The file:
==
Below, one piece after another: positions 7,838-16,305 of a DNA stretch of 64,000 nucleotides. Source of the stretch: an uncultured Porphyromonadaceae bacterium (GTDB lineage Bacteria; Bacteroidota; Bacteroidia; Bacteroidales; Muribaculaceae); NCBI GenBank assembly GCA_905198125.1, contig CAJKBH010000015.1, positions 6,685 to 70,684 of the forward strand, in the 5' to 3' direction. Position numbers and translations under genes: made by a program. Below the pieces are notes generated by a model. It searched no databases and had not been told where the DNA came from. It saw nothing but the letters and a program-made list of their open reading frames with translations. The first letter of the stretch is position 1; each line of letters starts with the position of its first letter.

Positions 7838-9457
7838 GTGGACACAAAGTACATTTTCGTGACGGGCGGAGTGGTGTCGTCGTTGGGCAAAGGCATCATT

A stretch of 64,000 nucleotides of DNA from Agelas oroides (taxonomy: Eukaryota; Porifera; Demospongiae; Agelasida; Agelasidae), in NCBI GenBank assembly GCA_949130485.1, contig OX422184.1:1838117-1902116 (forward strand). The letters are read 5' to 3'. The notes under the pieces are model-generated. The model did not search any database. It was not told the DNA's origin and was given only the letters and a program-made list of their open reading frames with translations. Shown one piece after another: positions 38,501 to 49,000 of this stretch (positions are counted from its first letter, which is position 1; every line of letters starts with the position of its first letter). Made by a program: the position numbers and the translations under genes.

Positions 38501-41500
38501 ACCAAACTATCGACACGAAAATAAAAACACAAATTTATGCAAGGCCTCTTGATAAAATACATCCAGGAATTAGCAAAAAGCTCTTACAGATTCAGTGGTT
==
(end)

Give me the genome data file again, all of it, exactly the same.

Below, one piece after another: positions 7,838-16,305 of a DNA stretch of 64,000 nucleotides. Source of the stretch: an uncultured Porphyromonadaceae bacterium (GTDB lineage Bacteria; Bacteroidota; Bacteroidia; Bacteroidales; Muribaculaceae); NCBI GenBank assembly GCA_905198125.1, contig CAJKBH010000015.1, positions 6,685 to 70,684 of the forward strand, in the 5' to 3' direction. Position numbers and translations under genes: made by a program. Below the pieces are notes generated by a model. It searched no databases and had not been told where the DNA came from. It saw nothing but the letters and a program-made list of their open reading frames with translations. The first letter of the stretch is position 1; each line of letters starts with the position of its first letter.

Positions 7838-9457
7838 GTGGACACAAAGTACATTTTCGTGACGGGCGGAGTGGTGTCGTCGTTGGGCAAAGGCATCATT

A stretch of 64,000 nucleotides of DNA from Agelas oroides (taxonomy: Eukaryota; Porifera; Demospongiae; Agelasida; Agelasidae), in NCBI GenBank assembly GCA_949130485.1, contig OX422184.1:1838117-1902116 (forward strand). The letters are read 5' to 3'. The notes under the pieces are model-generated. The model did not search any database. It was not told the DNA's origin and was given only the letters and a program-made list of their open reading frames with translations. Shown one piece after another: positions 38,501 to 49,000 of this stretch (positions are counted from its first letter, which is position 1; every line of letters starts with the position of its first letter). Made by a program: the position numbers and the translations under genes.

Positions 38501-41500
38501 ACCAAACTATCGACACGAAAATAAAAACACAAATTTATGCAAGGCCTCTTGATAAAATACATCCAGGAATTAGCAAAAAGCTCTTACAGATTCAGTGGTT